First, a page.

Roslyn Village officials approved a new law on Tuesday near Long Island Rail Road to encourage public transport-oriented development, paving the way for proposals for a new apartment with a ground-floor retail store on Warner Avenue.
The· Zoning changes Villages can create districts that allow buildings 40 feet high with a density of up to 30 units per acre. However, you can use the incentive bonus to double the maximum number of units to 60.
For months, the proposed law faced opposition from residents of Roslyn Heights, a village adjacent to the site, and the Roslyn School District, where authorities expressed concern about the impact of housing development on schools.
“We also believe in redevelopment. We also believe in responsible growth,” Board of Education President Merrill Waxman Ben Levy said at a teleconference on Tuesday on issues raised by the Board. I asked you to respond. Community before making a decision.
Ben Levy’s view is reflected in several Roslyn Heights residents, emphasizing that they want “reasonable development” rather than opposition to development, reducing maximum density to 15 units per acre. I called on the board of directors.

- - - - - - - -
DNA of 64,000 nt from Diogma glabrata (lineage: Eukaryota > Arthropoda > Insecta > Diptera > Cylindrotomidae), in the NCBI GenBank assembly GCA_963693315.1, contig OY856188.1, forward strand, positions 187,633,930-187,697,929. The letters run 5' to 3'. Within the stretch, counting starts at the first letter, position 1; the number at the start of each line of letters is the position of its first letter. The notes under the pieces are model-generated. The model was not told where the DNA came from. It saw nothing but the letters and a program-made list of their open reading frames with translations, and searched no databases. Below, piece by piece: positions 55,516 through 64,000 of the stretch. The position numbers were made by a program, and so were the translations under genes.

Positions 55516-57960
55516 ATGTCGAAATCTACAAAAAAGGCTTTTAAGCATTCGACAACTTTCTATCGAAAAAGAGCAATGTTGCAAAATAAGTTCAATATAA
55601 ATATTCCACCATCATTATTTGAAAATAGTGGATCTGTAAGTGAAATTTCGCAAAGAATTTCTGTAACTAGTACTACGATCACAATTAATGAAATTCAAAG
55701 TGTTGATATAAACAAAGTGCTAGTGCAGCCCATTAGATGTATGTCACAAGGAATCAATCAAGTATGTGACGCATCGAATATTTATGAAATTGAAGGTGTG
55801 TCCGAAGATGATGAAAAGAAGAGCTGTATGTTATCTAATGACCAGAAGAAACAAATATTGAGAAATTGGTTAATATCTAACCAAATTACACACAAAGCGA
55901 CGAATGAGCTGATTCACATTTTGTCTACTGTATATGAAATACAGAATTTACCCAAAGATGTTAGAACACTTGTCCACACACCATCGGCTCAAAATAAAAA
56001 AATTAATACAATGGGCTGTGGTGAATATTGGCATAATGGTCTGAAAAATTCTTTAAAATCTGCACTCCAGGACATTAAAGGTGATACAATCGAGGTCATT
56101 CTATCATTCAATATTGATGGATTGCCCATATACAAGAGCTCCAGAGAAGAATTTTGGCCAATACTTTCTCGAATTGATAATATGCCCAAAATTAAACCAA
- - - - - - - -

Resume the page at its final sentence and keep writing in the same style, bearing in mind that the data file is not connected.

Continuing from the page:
“I would like to reiterate that the size and scale do not match the surrounding buildings,” Nancy Shores said. She said she was worried about poor traffic and pedestrian safety on the narrow roads there.
Meeting attendees urged the village board to abolish the incentive bonus.
“We beg the village to set reasonable limits on development at this location,” said Bill Costigan. “… Do not allow exemptions, densities, parking restrictions under development.”
Several attendees also asked if the new zone would be expanded to adjacent properties, and trustee Sarah Aura was instructed that the change would affect only two properties. Said. It.
“We are not going to expand this zone at any time,” Oral said. “Our intention is to be able to present public transport-oriented development to the two facilities adjacent to the station.”
In a June letter to the board, Verizon said it had no objection to the zoning change and would continue to use the site as a telephone exchange.
The other property is owned by Roslyn-based JK Equities since July 2018, opposite the station parking lot. By early 2020, a one-story commercial building with multiple stores had been completely emptied, according to Jerry Carrick, who founded JK Equity with his son Jordan.
In a follow-up interview, Karlik said the company would present its board of directors with plans to meet the parameters of the adopted rules within 30 days.
Karlik didn’t give details, but said the new building would have a retail store on the first floor and a residential apartment on the second floor.